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Those Were the Days


You know what I remember most from high school? All those people that said, “These are the best days of your life!” and me thinking, “Oh, I hope not.” Let’s face it—high school is a collection of achievement, failure, disillusionment, dreaming . . . in other words, conflict. Lots of it. Back in the day, I generally escaped in the pages of a good book—usually ones about people older than I was, primarily Christian romances. Now that I’m a reviewer, I love that it’s come full circle and I’m reading books aimed at the high school crowd. How do I know when one’s truly successful? When it transports me back to Those Days.

I’ve had the honor of working with debut author Stephanie Morrill on her new release Me, Just Different. We met at the 2007 ACFW Writers Conference, where we immediately struck up a friendship based on having matching red bags. Didn’t take long for us to start emailing each other regularly, and she joined my critique group within the month. That’s when I first read the book now called Me, Just Different.

What amazed me from the start about Stephanie’s writing is that she can pick me up out of my happy home, pluck me from my young motherhood, and transport me back to the time in my life when nothing was certain and the days were equal parts hope and dread. In part, it’s because she crafts an amazing character in whose head and heart we travel the pages of the book.

Skylar Hoyt, Stephanie’s heroine, is not my kind of girl. Where I was brainy and focused and always goal-oriented, strong of faith and unwavering of conviction, Skylar is more focused on social matters, has no clue what she wants to do after leaving high school, is struggling to get back on the straight and narrow, and is not sure what she believes anymore. But somehow, I love her anyway. I love that as I travel through her travails, I can understand her pain and feel my heart twist with every new turn her life takes. It takes a truly talented author to make me identify with a character so unlike me, and Stephanie Morrill is just that.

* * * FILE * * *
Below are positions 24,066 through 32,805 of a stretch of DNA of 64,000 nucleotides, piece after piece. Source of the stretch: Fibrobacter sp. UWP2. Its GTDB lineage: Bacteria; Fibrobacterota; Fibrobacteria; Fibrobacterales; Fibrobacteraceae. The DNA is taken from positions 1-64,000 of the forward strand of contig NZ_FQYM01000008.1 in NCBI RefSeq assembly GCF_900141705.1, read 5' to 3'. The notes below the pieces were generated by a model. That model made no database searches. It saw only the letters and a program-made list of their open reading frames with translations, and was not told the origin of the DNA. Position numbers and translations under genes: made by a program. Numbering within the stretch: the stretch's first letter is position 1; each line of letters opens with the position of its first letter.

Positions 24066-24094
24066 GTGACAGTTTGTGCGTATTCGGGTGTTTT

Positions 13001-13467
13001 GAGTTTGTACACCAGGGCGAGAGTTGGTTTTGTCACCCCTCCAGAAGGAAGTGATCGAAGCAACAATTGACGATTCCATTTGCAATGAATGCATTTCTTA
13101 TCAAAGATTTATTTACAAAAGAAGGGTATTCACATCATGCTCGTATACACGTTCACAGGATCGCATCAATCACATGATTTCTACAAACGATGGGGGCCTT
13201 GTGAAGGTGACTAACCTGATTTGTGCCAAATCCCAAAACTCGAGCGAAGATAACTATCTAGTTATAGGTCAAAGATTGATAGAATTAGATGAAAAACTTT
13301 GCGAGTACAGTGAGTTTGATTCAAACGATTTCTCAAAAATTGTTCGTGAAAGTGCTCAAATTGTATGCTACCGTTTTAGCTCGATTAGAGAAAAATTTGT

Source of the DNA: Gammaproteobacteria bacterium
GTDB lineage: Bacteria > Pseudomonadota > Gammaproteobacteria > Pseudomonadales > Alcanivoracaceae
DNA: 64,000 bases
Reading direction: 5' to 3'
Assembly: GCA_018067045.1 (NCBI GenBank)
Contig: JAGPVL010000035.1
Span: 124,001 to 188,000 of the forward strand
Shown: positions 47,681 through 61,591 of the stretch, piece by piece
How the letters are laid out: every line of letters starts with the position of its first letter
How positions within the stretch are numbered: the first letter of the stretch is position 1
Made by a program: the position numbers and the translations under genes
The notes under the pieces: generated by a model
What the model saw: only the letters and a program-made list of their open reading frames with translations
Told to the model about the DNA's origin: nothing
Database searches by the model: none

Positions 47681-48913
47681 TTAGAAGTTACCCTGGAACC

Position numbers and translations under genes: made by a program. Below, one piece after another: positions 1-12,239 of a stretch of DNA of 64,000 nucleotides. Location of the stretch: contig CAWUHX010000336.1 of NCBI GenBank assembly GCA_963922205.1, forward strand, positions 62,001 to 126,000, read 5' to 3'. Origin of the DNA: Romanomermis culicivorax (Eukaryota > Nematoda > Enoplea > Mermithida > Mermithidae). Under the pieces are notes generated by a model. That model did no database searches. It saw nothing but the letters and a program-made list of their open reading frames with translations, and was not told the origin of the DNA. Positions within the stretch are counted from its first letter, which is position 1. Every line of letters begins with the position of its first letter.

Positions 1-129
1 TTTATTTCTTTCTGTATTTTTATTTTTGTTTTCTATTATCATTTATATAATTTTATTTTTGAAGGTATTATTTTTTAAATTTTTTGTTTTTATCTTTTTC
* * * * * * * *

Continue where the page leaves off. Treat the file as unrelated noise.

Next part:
When Stephanie is asked why she chooses to write Young Adult fiction, she inevitably says something about how those are such formative years, how they continue to have such a huge impact on her life, and how those are the books that continue to pour from her heart and mind—the ones the Lord has given her. And you know, if there were books for my age group this hard-hitting, this gritty, this real when I was in high school, I may have read more of them instead of borrowing my mom’s novels.

A mark of an excellent book is one that haunts you long after the last page, one that makes you reexamine yourself. Me, Just Different is one those—and if a book aimed at teens can make a twentysomething mom sit back and ponder who she really is, then you know it’s going to hit home with the high school crowd. I’ve never been so happy to relive Those Days of Yore that were, as I prayed, not the best of my life . . . but still such a huge part of who I turned out to be.


Check out Stephanie’s website, and be sure to read her daily blog!

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